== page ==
Hens that were “miserable, bleeding, decomposing or dead” have been found at three suppliers to one of the UK’s largest free-range egg brands.
Activists complained to the UK’s advertising watchdog that the Happy Egg Company was “misleading consumers” in showing photographs of birds in lush, tree-filled pastures.
Animal-rights group Peta says that instead, an investigator who visited three farms found thousands of hens packed into sheds so overcrowded that birds pecked one another through stress.
Video footage shows some hens nearly bald or left with bloody wounds, thought to be caused by aggressive behaviour brought on by frustration.
The activists said some of the company’s “happy hens” had died and their corpses were left to rot among the living, and that some sheds were “piled high with faeces”.
The company, though, says that rigorous inspections after the footage was taken showed that welfare standards were being met.
The Peta investigator looked at “free-range” egg farms, in Cumbria, Gloucestershire and Hereford, which supply eggs to the Happy Egg Company.
All three farms were endorsed by RSPCA Assured, a scheme which guarantees welfare. When Peta alerted it to the findings, the charity says it investigated, suspended the farms and lifted the suspensions when it was satisfied the birds were well cared for.
According to Peta, the hens filmed had access to the outdoors, but the area was a barren dirt space, which chickens, being prey animals, find threatening, so they mostly stayed in the crowded sheds or huddled near the entrance. Hens often naturally flock together, especially at night, for warmth and protection.
But experts say they should have access to outdoors greenery, trees, natural shade and dust, in which they can bathe, scratch, roost and forage for food – meeting their natural needs.
Andrew Knight, University of Winchester veterinary professor of animal welfare, said: “The footage shows chickens packed into industrial sheds with very little enrichment.
“Despite evidence that the chickens’ beaks have been trimmed, it appears that feather pecking – suggestive of stress and frustration – is still going on. It’s hard to imagine these chickens are happy.”
Although Happy Egg Company’s website shows images of hens with intact beaks, the activists said many had had their beaks trimmed. This is done routinely on UK egg farms to prevent feather-pecking.
“Happy Egg Co is leading well-intentioned consumers into paying a premium for eggs produced by hens who they are told are ‘happy’, but the chickens we saw face much the same filth, misery and death as those on any other egg factory farm,” said Kate Werner, of Peta.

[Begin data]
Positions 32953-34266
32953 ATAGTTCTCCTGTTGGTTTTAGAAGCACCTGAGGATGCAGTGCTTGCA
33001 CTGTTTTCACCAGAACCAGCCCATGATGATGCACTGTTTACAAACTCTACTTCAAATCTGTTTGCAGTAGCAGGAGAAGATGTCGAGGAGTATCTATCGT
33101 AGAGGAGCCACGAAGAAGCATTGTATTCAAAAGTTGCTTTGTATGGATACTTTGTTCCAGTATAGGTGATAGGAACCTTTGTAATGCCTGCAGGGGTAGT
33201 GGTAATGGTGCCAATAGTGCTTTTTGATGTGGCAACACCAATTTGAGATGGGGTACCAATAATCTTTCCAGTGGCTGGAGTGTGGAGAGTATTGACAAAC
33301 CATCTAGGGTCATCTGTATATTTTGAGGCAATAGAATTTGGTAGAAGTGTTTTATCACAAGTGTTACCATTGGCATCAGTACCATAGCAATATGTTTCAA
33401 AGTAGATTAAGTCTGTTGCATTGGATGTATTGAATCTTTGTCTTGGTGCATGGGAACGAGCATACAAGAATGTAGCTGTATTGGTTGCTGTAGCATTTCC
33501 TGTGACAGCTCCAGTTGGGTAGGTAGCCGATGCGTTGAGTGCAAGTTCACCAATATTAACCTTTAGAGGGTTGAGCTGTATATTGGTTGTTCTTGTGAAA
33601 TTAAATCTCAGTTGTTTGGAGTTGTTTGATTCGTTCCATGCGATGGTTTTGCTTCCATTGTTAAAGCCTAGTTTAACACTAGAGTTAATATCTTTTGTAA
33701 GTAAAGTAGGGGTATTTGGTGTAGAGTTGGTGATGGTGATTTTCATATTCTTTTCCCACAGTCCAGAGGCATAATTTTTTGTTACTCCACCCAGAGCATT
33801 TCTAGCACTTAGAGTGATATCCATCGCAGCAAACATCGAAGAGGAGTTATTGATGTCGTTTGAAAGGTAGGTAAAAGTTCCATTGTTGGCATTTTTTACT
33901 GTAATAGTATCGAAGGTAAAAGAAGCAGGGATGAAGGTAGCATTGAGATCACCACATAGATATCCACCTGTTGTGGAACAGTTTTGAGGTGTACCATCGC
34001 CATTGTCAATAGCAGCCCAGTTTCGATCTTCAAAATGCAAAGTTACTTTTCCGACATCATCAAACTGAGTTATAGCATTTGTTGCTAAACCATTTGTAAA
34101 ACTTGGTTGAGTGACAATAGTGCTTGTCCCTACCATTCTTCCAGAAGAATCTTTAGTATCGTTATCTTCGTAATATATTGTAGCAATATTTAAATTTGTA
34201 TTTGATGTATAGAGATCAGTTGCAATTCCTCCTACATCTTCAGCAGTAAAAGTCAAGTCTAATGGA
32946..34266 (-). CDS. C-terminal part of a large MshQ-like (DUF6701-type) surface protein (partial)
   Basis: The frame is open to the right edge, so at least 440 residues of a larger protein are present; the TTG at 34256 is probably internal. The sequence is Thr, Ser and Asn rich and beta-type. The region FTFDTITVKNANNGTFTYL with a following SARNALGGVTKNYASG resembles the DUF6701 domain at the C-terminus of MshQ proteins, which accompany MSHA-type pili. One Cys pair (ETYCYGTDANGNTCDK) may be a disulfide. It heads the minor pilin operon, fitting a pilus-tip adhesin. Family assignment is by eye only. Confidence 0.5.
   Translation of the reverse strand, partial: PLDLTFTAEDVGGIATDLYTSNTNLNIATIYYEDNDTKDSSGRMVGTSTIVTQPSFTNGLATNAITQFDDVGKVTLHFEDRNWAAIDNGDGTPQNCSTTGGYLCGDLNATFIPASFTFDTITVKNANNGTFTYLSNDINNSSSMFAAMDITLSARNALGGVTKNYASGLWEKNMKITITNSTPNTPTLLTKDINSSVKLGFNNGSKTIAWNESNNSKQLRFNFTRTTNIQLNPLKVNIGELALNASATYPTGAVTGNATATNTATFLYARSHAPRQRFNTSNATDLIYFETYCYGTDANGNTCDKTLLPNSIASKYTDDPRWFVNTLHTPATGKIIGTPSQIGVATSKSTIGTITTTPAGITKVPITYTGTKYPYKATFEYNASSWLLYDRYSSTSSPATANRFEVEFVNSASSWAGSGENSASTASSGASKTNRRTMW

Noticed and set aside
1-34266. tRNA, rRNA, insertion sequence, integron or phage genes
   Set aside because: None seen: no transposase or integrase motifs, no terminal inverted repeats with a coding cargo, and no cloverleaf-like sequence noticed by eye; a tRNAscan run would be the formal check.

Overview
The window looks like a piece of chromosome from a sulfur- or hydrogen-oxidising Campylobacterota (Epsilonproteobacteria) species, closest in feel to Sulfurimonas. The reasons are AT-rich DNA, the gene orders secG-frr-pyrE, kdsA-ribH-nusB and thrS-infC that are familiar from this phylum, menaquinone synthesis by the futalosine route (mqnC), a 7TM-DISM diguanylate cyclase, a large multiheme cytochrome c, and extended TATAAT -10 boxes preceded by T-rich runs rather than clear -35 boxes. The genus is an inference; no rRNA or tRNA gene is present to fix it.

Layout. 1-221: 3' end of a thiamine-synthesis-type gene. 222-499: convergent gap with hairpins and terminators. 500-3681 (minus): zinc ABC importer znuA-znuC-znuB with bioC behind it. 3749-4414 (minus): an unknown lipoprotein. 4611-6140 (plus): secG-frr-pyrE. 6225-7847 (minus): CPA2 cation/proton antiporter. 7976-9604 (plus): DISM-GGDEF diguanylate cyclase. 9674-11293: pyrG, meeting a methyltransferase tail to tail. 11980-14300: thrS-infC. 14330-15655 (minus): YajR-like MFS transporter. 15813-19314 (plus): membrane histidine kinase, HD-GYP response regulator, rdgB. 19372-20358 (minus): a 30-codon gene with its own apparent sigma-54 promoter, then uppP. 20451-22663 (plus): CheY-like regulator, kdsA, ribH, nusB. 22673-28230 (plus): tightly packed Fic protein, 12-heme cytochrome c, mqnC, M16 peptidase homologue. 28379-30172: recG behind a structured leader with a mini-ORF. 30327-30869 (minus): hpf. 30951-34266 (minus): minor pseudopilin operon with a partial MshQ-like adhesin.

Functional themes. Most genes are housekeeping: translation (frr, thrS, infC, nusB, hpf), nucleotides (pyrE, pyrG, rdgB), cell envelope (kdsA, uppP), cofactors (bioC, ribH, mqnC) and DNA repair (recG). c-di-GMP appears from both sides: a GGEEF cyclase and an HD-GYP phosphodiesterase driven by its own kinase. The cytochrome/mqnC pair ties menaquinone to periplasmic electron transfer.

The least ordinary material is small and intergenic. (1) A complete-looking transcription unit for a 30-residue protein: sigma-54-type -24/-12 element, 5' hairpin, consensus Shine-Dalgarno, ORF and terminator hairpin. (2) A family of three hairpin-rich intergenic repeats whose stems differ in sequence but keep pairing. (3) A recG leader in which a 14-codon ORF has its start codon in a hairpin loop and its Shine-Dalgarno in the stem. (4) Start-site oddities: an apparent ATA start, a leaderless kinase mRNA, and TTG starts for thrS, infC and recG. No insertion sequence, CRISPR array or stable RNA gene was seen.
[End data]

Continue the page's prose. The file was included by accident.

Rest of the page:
She said that cramming animals together on overcrowded, faeces-ridden factory farms also created breeding grounds for deadly pathogens such as the novel coronavirus and bird flu.
In the past six months, there have been 20 cases of bird flu – the UK’s largest ever outbreak – leading to the early culling of tens of thousands of birds.
Peta says the free-range sheds contain up to nine birds per square metre.
Ms Werner said of the egg production industry generally: “When the birds’ worn-out bodies can no longer produce enough eggs to be profitable, they’re sent to slaughter, often to be turned into ‘low-grade’ meat because their flesh is so bruised and battered.”
A spokesperson for Noble Foods, which owns the Happy Egg Company, said: “Maintaining the highest animal-welfare standards is extremely important to us, and we took immediate action when we were made aware of the existence of the video by the RSPCA after they were approached by Peta.
“We routinely audit farms to ensure that they conform to all UK industry standards, and we conducted additional inspections as a result of the video.
“Each of the farms also underwent independent, rigorous inspection by the RSPCA and all have been cleared, having the compulsory standards in place. Nothing is more important to us than the safe and proper care of our hens.”
The RSPCA said it immediately suspended the three farms from its Assured scheme, but after “rigorous, physical inspections” it could not justify two of the suspensions, and reinstated them the next day.
After a two-week investigation of the third farm, the charity was satisfied it had rectified the issues, and reinstated it.
An RPSCA spokeswoman said: “We are really saddened by some of the footage taken by Peta. There is no excuse for poor welfare.
“While the footage is very upsetting, following our recent visits we can reassure people that the birds on all three farms are being properly cared for to RSPCA welfare standards. However, as an extra precaution, they will be subject to additional unannounced visits over the coming months.
“We firmly believe it’s far better for us to work with producers to mend their ways and improve standards, where possible, than to walk away and risk those animals being farmed in lower conditions.”
Before the RSPCA had approved welfare standards at the farms, Peta asked the Advertising Standards Authority to “hold Happy Egg Company accountable for misleading consumers”. It is still awaiting the outcome.
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